Dr. Armando Bedoya“The world changes quickly, if you’re not part of the discussion, you’re being told what to do rather than deciding on the course of action.” That’s what Dr. Armando Bedoya recognized when he decided to pursue the field of clinical informatics. Dr. Bedoya was the first fellow that piloted the Clinical Informatics Fellowship. The Master of Management in Clinical Informatics (MMCi) program is the educational component of the Fellowship. Since graduating from MMCi in 2017, Dr. Bedoya was selected as the first Medical Director for Duke’s Analytics Center of Excellence (ACE) team.

Dr. Bedoya’s journey in clinical informatics started when he was Chief Resident in Internal Medicine and his program director mentioned he should look into this specialty. His research led him to look at an MBA or MMCi.  Realizing his interests included technology, he decided MMCi provided the right blend of classes in business and informatics.  In the past, Dr. Bedoya had heard physicians had to decide between managing patients, ideas or people. With his additional education from MMCi and the relationships he formed, he has been able to do all three.

Dr. Bedoya has discovered his interactions and classes through MMCi provided the tools necessary to affect change and advance technology for both the School of Medicine and the patient. They established the basis for important questions, for example, the key tenets taught in Dr. Will Mitchell’s course, “should Duke build what they need, borrow or buy it?” Through Drs. Ferranti and Chung’s informatics courses, Dr. Bedoya learned the terminology and language to communicate and understand informatics.  Now, he could not only speak “the language,” but it helped open doors for future career opportunities in informatics.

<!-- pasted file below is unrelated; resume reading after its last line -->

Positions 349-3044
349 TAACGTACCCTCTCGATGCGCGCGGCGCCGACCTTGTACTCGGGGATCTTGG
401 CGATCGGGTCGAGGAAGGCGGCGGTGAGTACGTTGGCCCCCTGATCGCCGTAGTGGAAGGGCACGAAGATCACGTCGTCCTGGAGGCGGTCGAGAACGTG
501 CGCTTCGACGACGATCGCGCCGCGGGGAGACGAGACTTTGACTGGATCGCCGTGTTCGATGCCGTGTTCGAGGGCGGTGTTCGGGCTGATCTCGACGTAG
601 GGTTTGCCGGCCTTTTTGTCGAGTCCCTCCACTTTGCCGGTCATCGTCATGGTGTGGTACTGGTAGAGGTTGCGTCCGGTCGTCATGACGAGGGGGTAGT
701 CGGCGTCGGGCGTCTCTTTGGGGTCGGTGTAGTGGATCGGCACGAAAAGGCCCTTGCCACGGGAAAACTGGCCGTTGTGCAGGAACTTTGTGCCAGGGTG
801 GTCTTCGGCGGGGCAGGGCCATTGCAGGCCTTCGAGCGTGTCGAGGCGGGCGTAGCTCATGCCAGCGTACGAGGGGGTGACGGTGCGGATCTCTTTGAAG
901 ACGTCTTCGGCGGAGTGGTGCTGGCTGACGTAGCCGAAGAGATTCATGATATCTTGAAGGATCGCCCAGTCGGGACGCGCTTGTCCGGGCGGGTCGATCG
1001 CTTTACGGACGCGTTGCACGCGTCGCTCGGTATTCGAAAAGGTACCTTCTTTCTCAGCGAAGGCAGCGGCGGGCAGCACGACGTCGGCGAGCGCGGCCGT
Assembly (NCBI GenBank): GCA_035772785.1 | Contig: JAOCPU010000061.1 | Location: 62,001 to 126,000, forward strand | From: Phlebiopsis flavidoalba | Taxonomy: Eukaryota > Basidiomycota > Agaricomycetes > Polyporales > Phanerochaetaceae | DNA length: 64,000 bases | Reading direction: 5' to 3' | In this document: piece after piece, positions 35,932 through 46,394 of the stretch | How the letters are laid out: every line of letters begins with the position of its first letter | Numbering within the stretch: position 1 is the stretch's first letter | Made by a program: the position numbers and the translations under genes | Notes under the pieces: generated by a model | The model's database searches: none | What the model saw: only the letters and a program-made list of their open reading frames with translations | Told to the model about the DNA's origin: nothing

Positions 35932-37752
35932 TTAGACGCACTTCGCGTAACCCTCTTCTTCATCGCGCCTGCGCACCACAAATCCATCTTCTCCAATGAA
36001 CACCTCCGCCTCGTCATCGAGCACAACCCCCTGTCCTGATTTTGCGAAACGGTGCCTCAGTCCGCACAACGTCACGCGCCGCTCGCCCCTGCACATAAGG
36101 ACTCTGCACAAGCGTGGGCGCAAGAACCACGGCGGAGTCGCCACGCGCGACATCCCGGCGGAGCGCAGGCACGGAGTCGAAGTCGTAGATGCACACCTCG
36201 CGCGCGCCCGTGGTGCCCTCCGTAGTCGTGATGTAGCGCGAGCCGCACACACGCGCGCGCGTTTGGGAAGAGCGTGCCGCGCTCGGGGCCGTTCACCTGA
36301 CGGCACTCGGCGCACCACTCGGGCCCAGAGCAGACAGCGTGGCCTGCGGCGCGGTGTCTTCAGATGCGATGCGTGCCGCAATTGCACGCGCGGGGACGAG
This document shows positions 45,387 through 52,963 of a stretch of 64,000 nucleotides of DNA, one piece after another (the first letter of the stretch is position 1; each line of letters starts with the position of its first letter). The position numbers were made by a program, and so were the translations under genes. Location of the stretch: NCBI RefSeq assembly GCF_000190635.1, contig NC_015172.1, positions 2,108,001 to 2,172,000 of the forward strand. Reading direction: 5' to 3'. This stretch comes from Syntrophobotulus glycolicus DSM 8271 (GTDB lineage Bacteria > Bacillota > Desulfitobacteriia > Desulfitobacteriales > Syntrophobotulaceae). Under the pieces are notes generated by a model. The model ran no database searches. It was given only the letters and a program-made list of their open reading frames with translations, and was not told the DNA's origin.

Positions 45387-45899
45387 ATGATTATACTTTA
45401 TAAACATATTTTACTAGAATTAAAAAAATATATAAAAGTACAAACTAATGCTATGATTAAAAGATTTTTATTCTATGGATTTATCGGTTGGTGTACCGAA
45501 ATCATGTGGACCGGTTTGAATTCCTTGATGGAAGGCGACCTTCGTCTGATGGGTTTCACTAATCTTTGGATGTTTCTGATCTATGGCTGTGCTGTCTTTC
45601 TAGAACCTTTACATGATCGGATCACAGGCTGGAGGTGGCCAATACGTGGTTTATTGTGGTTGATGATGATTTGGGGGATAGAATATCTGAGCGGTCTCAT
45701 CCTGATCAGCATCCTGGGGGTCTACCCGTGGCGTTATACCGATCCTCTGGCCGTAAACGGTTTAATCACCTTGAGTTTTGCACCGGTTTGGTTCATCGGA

The first day of the clinical informatics strategy course, students are asked to identify a problem in health care, then recommend a solution to the problem. When asked this question today, Dr. Bedoya was clear, “it’s the unbridled flux of change in healthcare, science, research, and patient care mandates and we must quickly adapt—be lean, agile and iterative. When things change so quickly, you depend on the relationships built across the enterprise.” He has found that “in the end, it is not technology that’s the problem. The solution is the interaction, communication and breakdown of silos. We must come to the table and identify the problem first. Discussing a blueprint, a preformatted solution, doesn’t work. We are in the market of communicating with our customers.”

In the next ten years, he wants to continue to work enterprise-wide on projects and be at the table where strategy is decided—who should we collaborate with—other health systems, academic medical centers, the government? But he will never give up clinical care. Being with patients keeps him grounded.

He praised Duke University for encouraging physicians in management roles to continue to see patients. This culture ensures physicians stay close to patient care.  The ability to work with large, abstract ideas to seeing patients one-on-one provides him the best of both worlds.

In addition to being the first Medical Director for Duke’s Analytics Center of Excellence (ACE) team, piloting Duke’s Clinical Informatics Fellowship with the MMCi education component, Dr. Bedoya is board certified in pulmonology, critical care, and internal medicine and will be taking the Clinical Informatics Board Certification exam later this year.

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